navigation-background arrow-down-circle Reply Icon Show More Heart Delete Icon wiki-circle wiki-square wiki arrow-up-circle add-circle add-square add arrow-down arrow-left arrow-right arrow-up calendar-circle chat-bubble-2 chat-bubble check-circle check close contact-us credit-card drag menu email embed facebook-circle snapchat-circle facebook-square facebook faq-circle faq film gear google-circle google-square googleplus history home instagram-circle instagram-square instagram linkedin-circle linkedin-square linkedin load monitor Video Player Play Icon person pinterest-circle pinterest-square pinterest play readlist remove-circle remove-square remove search share share2 sign-out star trailer trash twitter-circle twitter-square twitter youtube-circle youtube-square youtube

U.S. goes to cyber war with ISIS

April 14, 2016 (Photo Credit: USGIF)

In a multi-faceted offensive against the Islamic State terror group, the U.S. is striking in the cyber domain, according to the Pentagon’s second-in-command.

"We are dropping cyber bombs. We have never done that before," Deputy Defense Secretary Robert Work told reporters traveling with him on April 12, according to CNN. "Just like we have an air campaign, I want to have a cyber campaign. I want to use all the space capabilities I have."

The cyber-bombing is part of a much larger battle against ISIS, but is it also a preemptive strike? On April 5, Adm. Mike Rogers, commander of U.S. Cyber Command, told Congress that one of his top concerns is the terror group gaining cyber warfare capabilities.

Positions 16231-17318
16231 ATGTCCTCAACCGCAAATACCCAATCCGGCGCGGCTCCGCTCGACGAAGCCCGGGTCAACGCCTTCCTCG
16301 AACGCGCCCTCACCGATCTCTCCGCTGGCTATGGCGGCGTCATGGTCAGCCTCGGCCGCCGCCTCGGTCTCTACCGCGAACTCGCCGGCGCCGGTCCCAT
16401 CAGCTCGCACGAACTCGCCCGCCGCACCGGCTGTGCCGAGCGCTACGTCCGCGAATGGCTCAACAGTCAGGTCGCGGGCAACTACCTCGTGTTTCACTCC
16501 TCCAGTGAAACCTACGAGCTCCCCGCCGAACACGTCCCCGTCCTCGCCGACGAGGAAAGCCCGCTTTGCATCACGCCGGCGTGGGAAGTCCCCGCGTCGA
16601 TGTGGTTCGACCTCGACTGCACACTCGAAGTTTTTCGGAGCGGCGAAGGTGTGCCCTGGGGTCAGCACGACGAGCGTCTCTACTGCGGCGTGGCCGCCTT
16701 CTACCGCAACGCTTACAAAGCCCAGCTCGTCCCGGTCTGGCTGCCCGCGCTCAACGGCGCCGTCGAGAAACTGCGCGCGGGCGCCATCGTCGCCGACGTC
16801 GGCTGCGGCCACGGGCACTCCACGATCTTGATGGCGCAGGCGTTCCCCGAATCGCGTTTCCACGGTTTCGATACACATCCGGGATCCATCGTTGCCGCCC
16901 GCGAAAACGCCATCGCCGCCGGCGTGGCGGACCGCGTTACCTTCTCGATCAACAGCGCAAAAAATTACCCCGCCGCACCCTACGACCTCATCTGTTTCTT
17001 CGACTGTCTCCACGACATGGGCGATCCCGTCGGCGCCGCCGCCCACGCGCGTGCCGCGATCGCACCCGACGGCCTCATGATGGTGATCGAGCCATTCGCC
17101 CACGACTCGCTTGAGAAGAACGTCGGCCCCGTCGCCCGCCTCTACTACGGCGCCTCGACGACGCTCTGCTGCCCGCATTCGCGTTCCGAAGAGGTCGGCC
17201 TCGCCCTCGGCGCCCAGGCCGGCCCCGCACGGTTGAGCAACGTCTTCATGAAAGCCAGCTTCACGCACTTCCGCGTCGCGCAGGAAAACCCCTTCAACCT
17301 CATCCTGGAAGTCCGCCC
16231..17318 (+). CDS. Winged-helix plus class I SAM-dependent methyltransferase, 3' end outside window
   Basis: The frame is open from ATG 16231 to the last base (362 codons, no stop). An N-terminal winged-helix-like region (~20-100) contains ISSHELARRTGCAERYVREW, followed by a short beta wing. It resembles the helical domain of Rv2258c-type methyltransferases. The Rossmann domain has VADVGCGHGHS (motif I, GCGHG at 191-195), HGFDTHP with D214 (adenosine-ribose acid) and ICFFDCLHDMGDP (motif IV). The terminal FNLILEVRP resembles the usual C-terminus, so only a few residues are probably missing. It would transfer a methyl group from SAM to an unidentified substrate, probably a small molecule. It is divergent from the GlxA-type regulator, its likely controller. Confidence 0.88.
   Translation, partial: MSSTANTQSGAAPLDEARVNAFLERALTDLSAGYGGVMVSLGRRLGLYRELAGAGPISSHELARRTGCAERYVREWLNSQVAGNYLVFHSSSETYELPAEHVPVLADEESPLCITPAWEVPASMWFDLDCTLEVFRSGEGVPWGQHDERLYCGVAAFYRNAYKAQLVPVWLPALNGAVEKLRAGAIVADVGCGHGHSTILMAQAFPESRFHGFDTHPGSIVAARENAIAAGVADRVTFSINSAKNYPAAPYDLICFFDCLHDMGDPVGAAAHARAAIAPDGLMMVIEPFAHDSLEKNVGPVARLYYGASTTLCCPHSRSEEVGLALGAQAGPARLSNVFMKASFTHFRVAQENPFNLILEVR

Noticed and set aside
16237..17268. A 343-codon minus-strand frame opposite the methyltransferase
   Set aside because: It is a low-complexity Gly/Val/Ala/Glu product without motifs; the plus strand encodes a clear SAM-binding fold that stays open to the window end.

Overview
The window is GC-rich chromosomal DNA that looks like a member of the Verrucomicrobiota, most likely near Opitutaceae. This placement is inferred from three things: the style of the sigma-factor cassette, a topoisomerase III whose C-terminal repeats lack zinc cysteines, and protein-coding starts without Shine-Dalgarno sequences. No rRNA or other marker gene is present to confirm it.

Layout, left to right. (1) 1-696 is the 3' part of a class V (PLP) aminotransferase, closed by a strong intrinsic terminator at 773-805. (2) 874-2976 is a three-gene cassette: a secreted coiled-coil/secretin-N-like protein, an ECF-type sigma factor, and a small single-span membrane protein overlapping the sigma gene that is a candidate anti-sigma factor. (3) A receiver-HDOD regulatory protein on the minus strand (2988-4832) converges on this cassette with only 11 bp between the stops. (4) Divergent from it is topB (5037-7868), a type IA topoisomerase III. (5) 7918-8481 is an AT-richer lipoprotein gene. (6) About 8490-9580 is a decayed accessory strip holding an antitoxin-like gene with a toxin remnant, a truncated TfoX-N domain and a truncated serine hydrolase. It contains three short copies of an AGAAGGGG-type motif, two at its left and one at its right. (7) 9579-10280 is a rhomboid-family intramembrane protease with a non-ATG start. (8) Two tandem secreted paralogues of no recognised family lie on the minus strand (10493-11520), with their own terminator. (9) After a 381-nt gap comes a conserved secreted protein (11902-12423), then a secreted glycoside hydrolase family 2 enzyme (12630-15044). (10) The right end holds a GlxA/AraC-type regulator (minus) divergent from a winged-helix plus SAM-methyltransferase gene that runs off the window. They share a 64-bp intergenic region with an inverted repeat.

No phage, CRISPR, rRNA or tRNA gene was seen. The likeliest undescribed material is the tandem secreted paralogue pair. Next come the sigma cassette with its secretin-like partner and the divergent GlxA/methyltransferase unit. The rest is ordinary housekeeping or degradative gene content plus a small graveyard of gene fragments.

“The challenge I look for or that concerns me when I look at the future is what happens if the non-state actor – [ISIS] being one example – starts to view cyber as a weapon system? That would really be a troubling development,” Rogers said, noting that ISIS already is adept in using the Internet for propaganda, recruiting, communications and coordinating activities.

Rogers cited other pressing concerns among his top priorities – specifically, Russia, China, Iran and North Korea – but ISIS and similar non-state actors have him worried as much as any of the other, bigger potential foes.

“I have not seen groups yet make huge investments in [cyber weapons], but I worry that it’s a matter of time because it wouldn’t take long,” he said. “One of the challenges of cyber—and in addition we previously talked today about how it doesn’t recognize boundaries—it doesn’t take billions of dollars of investment, it doesn’t take decades of time, and it doesn’t take a dedicated workforce of tens of thousands of people like you see most nation states deal with.”

Earlier this year, Defense Secretary Ash Carter issued CYBERCOM with orders to engage ISIS in cyberspace, he said at a Washington event the same day as Rogers’ hearing. Previously he also publicly called for attacking via cyberspace the command and control functions of ISIS.

“I have given Cyber Command in the counter-[ISIS] fight really its first wartime assignment. And we’re seeing how that works out,” Carter said at the Center for Strategic and International Studies. “It means interrupting their ability to command and control their forces, interrupting their ability to plot, including against us here, and anywhere else against our friends and allies around the world. Interrupting their finances, their ability to pay people, their ability to dominate the population on whose territories they have tried to establish this nasty ideology.”

Work put a slightly less-fine point on it in his comments to reporters.

“Right now it sucks to be ISIL,” he said, using the acronym preferred by the military.

Next Article